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1. Pulacceri.– A park laid out by Parakkamabāhu I. Cv.lxxix.11.

2. Pulacceri.– A landing place in Sri Lanka where Māgha and Jayabāhu set up fortifications. Cv.lxxxiii.17.

Pulatthinagara (°pura). A capital of the Singhalese kings. It is first heard of in the reign of Aggabodhi III, who built in the town the Mahāpānadīpa-vihāra (Cv.xliv.122). However, it was probably an important centre even earlier, and Vijitapura, wrested from the Damiḷā by Duṭṭhagāmaṇī, was probably nearby (See Codrington, op.cit., 20). Sena I first made Pulatthipura the capital (Cv.l.9, 46, 85), though even before his time it seems to have been used as a royal residence — e.g., by Aggabodhi IV (Cv.xlvi.34), Aggabodhi VII (Ibid.,xlviii.74), and Udaya I (Ibid.,xlix.9, 18), who built a hospital there. Kassapa IV is also mentioned as building a hospital against an epidemic (Cv.lii.25).

Mahinda II built in the city the Dāmavihāra-pariveṇa and the Sannīratittha-vihāra (Cv.xlviii.134). Sena I reigned in Pulatthipura for twenty years and erected there several buildings, including the Senaggabodhi shrine near the Thusavāpī (Ibid.,l.73). The successors of Sena I found in Pulatthipura a certain amount of protection from the inroads of the Coḷā and the Pāndiyans; but in the time of Sena V the town fell into the hands of the Damilas, through the treachery of Sena’s mother and his commander-in-chief, Sena. However, Sena V recovered the city by making a treaty with his commander-in-chief (Ibid., liv.64, 68). About 1017 A.C. the Coḷā overran the country, captured Pulatthipura, and made the reigning king, Mahinda V, their prisoner. He died, after twelve years, as a prisoner in India (Ibid.,lv.22 ff). During this period many of the Hindu shrines in the city were erected.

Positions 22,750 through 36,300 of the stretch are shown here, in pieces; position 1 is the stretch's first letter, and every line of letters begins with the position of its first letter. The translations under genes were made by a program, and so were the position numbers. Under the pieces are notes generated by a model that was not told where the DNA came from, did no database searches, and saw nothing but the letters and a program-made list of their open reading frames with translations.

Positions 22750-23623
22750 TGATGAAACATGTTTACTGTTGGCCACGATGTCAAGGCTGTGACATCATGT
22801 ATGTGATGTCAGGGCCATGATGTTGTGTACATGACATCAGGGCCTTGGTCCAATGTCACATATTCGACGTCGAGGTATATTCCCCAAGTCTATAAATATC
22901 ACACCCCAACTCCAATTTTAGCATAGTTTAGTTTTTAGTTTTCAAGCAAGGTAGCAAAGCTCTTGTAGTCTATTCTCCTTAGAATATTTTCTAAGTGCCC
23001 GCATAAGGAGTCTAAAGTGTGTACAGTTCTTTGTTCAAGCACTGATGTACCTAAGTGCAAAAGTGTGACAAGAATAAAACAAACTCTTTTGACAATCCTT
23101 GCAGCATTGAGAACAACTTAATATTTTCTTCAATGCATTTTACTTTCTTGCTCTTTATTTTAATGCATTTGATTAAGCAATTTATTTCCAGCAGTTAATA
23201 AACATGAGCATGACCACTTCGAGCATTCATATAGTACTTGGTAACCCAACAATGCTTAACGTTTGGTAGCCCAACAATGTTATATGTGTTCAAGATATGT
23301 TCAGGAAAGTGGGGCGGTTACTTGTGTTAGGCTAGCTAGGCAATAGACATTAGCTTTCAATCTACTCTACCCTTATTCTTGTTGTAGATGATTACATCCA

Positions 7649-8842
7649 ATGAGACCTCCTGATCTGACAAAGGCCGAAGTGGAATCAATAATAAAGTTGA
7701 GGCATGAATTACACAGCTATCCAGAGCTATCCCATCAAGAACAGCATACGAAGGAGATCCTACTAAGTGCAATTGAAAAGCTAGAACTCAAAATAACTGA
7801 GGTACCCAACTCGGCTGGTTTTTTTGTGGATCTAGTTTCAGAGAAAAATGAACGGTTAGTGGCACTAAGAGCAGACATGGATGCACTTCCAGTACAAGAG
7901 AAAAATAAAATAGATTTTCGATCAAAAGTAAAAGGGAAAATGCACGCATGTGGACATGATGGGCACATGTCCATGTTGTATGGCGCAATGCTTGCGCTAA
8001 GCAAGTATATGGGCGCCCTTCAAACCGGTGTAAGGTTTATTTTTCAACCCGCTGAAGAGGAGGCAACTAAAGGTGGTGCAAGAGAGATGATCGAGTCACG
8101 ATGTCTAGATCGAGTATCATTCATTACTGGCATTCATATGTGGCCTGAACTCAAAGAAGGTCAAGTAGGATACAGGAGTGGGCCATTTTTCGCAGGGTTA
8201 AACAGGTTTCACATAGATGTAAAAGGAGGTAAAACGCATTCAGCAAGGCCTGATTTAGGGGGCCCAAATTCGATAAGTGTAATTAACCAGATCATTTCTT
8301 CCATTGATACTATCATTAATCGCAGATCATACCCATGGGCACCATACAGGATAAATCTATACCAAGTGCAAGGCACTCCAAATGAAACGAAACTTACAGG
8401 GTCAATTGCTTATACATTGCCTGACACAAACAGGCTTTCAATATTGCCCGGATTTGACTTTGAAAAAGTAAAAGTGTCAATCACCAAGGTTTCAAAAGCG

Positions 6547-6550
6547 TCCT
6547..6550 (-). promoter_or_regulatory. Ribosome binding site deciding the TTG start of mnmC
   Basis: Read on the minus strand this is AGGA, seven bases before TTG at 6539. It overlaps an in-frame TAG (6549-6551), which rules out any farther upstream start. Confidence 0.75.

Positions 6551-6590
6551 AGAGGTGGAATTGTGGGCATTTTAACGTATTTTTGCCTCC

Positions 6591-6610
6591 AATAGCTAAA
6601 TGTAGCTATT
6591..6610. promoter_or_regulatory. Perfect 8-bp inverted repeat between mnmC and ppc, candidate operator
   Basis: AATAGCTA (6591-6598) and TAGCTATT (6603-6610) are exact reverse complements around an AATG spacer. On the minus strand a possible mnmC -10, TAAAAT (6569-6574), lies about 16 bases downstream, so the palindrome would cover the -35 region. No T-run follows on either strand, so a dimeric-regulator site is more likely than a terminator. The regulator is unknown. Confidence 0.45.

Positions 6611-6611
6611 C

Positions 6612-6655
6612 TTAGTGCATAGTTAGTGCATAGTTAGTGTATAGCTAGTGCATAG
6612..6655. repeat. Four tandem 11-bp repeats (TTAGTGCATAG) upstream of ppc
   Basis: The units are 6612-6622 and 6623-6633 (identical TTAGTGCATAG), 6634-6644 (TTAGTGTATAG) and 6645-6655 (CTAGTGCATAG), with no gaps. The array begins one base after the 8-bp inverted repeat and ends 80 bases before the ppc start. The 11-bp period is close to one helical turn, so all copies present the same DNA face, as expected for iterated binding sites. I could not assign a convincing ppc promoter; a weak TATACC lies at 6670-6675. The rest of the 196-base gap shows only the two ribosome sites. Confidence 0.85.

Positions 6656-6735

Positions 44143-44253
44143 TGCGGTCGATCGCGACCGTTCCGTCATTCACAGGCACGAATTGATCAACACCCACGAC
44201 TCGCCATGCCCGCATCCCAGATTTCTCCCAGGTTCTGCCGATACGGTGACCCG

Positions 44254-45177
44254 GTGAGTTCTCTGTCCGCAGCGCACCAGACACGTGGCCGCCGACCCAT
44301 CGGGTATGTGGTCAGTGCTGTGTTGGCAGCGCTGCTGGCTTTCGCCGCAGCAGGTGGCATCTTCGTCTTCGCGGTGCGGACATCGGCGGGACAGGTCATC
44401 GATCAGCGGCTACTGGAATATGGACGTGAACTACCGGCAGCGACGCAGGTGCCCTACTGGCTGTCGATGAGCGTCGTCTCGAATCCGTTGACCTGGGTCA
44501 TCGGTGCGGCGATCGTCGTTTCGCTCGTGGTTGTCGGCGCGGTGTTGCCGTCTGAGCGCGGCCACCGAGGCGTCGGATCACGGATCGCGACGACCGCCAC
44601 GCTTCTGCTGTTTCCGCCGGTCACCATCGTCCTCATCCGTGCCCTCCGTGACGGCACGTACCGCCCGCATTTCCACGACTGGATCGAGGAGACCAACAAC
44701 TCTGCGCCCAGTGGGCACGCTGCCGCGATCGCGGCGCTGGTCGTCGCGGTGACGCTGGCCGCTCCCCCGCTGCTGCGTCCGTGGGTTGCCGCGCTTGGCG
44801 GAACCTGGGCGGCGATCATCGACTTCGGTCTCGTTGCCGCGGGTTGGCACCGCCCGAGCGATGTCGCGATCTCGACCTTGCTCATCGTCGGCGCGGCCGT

For many years the Coḷā held the sovereignty of the city, though the Singhalese made several vain attempts to drive them out. The Coḷā named the city Jananāthapura and put down all rebellion with a strong hand. Finally, a young prince named Kitti, born about 1039 A.C., assumed the title of Vijayabāhu and determined to rescue Pulatthipura. His first attempts failed, partly owing to rebellion among his own people; but finally, civil war broke out in the Coḷa country itself, and thus, about 1070, he captured Pulatthipura after a great deal of fierce fighting both on sea and land. However, owing to dissensions among his subjects, it was only several years later that he was able to hold his coronation (Cv.lvii.66; lviii.22 ff; lix.6 ff). He renamed the city Vijayarājapura, and erected there many religious buildings, chief among which was the Temple of the Tooth Relic (Ibid.,lx.2 ff). It was not, however, until the time of Parakkamabāhu I that Palatthipura reached the pinnacle of its greatness. He enlarged it to the size of four quarters of a league in length and seven in width and called it Parakkamapura. The city had three suburbs — Rāvjavesībhujanga, Rājakulantaka, and Vijita — and fourteen gates. Parakkama adorned it with various parks, chief of which were the Nandanavana and the Dīpuyyāna, and with ponds and numerous buildings, both secular and religious (for details see chiefly Cv.lxxiii.1 ff; lxxviii.44 ff). Kittinissanka added a stone temple for the Tooth Relic (Ibid., lxxx.19). In the reign of Līlavatī, Lokissara captured the city and ruled there for nine months. He was ousted by the general Parakkama, and later Parakkamapaṇḍu ruled as king, until he was deposed about 1215 A.C. by Māgha of the Kaliṅga race, who, coming with a large host of Keralas and Malabars, captured the city and mercilessly plundered its possessions (Ibid., lxxxiii.15 ff). From this spoliation the city never completely recovered, and it gradually lost its importance, though Parakkamabāhu II, Vijayabāhu IV and Parakkamabāhu III made attempts to restore it to its original splendour. Ibid., lxxxvii.67; lxxxviii.28, 35, 89, 92, 120 f; lxxxix.1.